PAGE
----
Being tough is great for survival, but it’s not great to just survive. It’s better to thrive. We live in a culture that celebrates stoicism. From a temporary standpoint, stoicism can help us to batter “the slings and arrows of misfortune”, but it does not help us to live the “abundant life” that we are all meant to live.
It’s hard to be vulnerable and there is a reason for that. Vulnerability means there is a possibility of being hurt. Even the thought of being hurt can be painful. Sometimes it can seem easier to just tough it out, not feel anything, not let other people know what is really going on inside of you. This is especially true if you have experienced previous trauma, shame, emotional abuse, etc that seems to legitimize avoiding and toughing it up.
I get it, because I am just as guilty as the rest in being stoic. There are times when I’ve had to be tough in order to get through a difficult ordeal. I’ve also come to realize that being stoic can only take you so far in life and keep you from happiness. Stoics might win battles on a temporary basis, but they lose out on potential or current friendships, in other words, the bigger battles of life.
You see, vulnerability is also a superpower. Yes, sometimes people abuse it, but that doesn’t take away from the power of authentic vulnerability in a human relationship. When, instead of hiding and avoiding, you take up the bullfighter’s cloak and say “toro” to your fears of abandonment, rejection, being unaccepted, etc. you give yourself and other people a chance to get to know you and them for who you and they really are. You give people a chance to strengthen you, to affirm you in all of your weak points and point out your strengths.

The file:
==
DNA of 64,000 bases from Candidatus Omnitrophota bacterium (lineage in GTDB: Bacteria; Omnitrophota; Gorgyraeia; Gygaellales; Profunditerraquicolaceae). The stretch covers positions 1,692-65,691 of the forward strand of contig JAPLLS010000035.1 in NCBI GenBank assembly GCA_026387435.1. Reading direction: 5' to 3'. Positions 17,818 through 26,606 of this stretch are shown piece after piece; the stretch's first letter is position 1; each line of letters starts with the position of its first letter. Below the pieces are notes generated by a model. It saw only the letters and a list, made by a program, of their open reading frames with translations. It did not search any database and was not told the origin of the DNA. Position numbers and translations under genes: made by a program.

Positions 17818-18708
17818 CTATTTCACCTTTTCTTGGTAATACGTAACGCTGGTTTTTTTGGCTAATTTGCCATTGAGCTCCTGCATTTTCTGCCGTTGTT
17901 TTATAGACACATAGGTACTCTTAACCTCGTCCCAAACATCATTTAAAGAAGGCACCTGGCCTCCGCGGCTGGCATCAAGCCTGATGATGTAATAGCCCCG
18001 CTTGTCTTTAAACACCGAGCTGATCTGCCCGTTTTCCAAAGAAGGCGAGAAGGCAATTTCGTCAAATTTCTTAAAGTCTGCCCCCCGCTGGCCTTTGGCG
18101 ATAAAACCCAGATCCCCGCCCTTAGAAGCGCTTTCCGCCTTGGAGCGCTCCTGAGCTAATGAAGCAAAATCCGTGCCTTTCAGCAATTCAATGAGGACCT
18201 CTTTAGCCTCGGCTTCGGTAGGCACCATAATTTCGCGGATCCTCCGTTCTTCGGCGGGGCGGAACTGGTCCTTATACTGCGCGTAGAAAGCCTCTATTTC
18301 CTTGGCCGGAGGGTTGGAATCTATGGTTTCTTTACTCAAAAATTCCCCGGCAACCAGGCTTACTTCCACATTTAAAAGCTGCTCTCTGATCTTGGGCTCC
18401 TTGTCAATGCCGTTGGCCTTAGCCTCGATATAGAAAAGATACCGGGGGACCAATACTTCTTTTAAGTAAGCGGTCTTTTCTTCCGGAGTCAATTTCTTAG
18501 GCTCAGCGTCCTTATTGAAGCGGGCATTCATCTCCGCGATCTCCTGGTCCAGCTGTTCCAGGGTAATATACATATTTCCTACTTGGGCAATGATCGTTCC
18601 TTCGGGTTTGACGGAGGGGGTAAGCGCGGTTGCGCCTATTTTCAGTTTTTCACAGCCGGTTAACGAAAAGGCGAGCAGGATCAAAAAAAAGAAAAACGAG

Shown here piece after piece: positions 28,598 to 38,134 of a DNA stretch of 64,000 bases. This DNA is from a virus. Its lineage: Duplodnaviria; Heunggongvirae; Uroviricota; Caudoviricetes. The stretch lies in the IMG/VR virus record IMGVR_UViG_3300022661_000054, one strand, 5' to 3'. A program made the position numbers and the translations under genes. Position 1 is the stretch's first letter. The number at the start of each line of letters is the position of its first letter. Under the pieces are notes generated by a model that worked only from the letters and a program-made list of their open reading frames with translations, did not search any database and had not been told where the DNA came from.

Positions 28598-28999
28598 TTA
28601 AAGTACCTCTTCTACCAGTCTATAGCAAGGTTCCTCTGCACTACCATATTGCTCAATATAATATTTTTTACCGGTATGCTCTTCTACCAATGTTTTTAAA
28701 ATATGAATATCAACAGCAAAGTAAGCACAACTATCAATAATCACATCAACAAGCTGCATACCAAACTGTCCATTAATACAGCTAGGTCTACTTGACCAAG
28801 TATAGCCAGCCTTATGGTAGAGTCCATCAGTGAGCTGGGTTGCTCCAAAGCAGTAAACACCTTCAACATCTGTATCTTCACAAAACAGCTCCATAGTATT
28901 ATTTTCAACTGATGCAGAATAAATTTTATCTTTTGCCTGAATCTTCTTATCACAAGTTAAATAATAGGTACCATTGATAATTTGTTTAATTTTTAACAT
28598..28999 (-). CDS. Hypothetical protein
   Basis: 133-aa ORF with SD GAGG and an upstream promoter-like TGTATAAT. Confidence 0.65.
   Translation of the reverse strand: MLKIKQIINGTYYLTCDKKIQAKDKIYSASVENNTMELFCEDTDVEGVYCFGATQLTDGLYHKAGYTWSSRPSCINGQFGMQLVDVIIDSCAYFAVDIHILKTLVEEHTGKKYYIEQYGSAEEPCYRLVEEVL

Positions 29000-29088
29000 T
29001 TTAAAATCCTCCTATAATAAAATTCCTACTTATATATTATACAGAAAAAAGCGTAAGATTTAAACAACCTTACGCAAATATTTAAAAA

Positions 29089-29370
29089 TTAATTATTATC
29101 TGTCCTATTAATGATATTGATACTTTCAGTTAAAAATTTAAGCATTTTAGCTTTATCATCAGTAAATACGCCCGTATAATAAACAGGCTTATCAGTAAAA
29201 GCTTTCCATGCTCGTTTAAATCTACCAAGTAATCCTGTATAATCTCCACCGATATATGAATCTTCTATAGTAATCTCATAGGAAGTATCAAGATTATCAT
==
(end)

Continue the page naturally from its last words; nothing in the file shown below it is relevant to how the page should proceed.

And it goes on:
When you take these risks and expose yourself to all sorts of dangerous possibilities, you will naturally feel anxiety, fear, and think all sorts of negative thoughts. That’s okay, because that’s our body’s way of trying to prepare us to be brave. There are several possibilities that could happen when we allow ourselves to be vulnerable.
It could be that all of our worst fears could come true. Maybe we won’t be liked, we will be made fun of, no one will want to be around us, etc. However, it’s better to know the situation than pretend that everything is okay. Then we can move on, process our feelings, find better people to be around in our lives, and optimize our lives for better results in the future.
Or the results might not be great, but they might not also be so bad either. Maybe we will learn something from the outcome and make choices based on that new information we receive. Maybe we might find out that there is something we can improve on, or a new skill to learn. Maybe the great friendship we thought we had isn’t that great, but it isn’t so bad either. We can learn to adjust.
Or sometimes (as is often the case) we are surprised by how great things can really turn out when we let ourselves be vulnerable. We may form deep, lasting friendships. We could learn that we are worth loving after all, and that many people do care about us, but we didn’t know it because we were hiding in our turtle shell of avoidance and blaming others. We could find out that all of our fears are unfounded and we have been wrong all along. We could discover that we are much safer than we thought and little by little, we can slowly let our guard down and enjoy a life of not just surviving, but also living life to its fullest in the way that only you can.